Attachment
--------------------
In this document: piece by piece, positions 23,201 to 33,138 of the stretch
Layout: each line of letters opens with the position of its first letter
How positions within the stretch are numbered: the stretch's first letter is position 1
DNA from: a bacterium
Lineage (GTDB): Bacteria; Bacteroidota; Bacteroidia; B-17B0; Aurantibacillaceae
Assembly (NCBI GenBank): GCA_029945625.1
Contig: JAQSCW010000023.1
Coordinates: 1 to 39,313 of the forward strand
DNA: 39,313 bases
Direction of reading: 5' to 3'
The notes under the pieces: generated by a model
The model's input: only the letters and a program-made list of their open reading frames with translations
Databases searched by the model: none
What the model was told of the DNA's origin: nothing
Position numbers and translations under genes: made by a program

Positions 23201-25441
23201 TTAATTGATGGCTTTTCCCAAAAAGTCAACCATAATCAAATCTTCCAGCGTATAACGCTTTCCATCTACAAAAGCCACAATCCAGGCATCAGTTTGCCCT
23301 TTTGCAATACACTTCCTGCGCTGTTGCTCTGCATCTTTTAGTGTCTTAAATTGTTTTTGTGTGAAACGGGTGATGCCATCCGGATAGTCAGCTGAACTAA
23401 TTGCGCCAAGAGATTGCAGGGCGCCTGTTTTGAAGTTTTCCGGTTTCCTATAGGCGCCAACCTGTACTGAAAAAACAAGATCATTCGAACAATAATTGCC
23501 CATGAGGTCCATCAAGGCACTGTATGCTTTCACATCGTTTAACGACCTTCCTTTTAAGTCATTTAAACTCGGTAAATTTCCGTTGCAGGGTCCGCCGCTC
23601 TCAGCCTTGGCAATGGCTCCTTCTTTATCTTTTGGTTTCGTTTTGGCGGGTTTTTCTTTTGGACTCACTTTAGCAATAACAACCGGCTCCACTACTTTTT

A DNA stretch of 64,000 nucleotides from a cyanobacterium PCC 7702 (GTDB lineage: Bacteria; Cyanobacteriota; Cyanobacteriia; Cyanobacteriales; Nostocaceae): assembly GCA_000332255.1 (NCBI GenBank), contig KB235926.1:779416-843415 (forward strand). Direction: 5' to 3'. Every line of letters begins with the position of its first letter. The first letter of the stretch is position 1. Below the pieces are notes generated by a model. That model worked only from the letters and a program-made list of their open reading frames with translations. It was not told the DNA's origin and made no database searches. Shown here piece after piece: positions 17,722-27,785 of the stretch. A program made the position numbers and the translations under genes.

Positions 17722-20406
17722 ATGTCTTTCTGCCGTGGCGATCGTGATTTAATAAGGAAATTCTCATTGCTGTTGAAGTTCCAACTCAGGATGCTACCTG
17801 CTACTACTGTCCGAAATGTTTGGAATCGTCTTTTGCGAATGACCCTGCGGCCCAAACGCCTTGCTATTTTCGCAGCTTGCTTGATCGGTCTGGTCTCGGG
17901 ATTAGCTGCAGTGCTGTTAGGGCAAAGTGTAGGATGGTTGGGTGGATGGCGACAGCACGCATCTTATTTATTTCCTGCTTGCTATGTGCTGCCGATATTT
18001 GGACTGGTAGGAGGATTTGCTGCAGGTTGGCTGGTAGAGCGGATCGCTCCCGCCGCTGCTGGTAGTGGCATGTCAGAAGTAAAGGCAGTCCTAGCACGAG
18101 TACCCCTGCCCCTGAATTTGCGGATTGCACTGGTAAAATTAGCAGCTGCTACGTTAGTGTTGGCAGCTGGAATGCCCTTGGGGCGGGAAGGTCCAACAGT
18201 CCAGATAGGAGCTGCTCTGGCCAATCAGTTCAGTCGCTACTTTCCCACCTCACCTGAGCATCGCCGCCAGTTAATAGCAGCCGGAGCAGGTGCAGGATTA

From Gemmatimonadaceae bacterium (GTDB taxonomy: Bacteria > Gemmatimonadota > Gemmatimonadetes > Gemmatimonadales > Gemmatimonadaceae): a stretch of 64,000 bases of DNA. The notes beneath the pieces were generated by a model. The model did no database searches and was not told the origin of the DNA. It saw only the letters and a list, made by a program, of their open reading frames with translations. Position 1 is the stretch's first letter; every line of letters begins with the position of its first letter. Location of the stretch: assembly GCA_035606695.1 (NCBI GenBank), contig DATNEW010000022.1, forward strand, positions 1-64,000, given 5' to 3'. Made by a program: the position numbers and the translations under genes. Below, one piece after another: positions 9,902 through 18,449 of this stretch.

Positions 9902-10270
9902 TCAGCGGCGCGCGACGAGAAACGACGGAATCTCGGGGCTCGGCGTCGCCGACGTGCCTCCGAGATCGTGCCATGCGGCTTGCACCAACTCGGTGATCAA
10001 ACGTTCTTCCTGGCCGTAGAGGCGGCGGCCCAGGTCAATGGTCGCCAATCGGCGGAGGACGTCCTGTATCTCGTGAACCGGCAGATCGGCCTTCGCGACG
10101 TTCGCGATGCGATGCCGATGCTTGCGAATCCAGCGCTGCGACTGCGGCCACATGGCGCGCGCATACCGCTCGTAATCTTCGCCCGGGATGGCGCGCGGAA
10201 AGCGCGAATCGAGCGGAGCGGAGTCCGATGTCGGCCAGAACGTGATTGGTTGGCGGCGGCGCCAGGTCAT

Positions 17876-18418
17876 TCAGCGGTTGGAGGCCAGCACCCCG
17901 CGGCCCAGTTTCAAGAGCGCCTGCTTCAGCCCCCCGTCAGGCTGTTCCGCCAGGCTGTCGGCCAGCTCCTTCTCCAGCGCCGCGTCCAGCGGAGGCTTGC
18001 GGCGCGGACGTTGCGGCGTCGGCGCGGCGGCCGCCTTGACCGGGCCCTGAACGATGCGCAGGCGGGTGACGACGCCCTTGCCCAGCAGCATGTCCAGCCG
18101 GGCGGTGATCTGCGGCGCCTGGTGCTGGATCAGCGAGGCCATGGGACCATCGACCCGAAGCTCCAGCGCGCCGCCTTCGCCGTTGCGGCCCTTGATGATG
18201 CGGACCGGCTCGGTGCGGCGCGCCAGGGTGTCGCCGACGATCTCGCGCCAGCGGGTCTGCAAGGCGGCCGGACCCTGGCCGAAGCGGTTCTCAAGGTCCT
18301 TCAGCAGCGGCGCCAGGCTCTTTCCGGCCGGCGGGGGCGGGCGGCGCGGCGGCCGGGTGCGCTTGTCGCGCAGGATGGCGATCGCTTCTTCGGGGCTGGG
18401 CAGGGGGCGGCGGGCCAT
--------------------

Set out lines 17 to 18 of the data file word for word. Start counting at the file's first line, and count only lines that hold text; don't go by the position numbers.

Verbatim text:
23201 TTAATTGATGGCTTTTCCCAAAAAGTCAACCATAATCAAATCTTCCAGCGTATAACGCTTTCCATCTACAAAAGCCACAATCCAGGCATCAGTTTGCCCT
23301 TTTGCAATACACTTCCTGCGCTGTTGCTCTGCATCTTTTAGTGTCTTAAATTGTTTTTGTGTGAAACGGGTGATGCCATCCGGATAGTCAGCTGAACTAA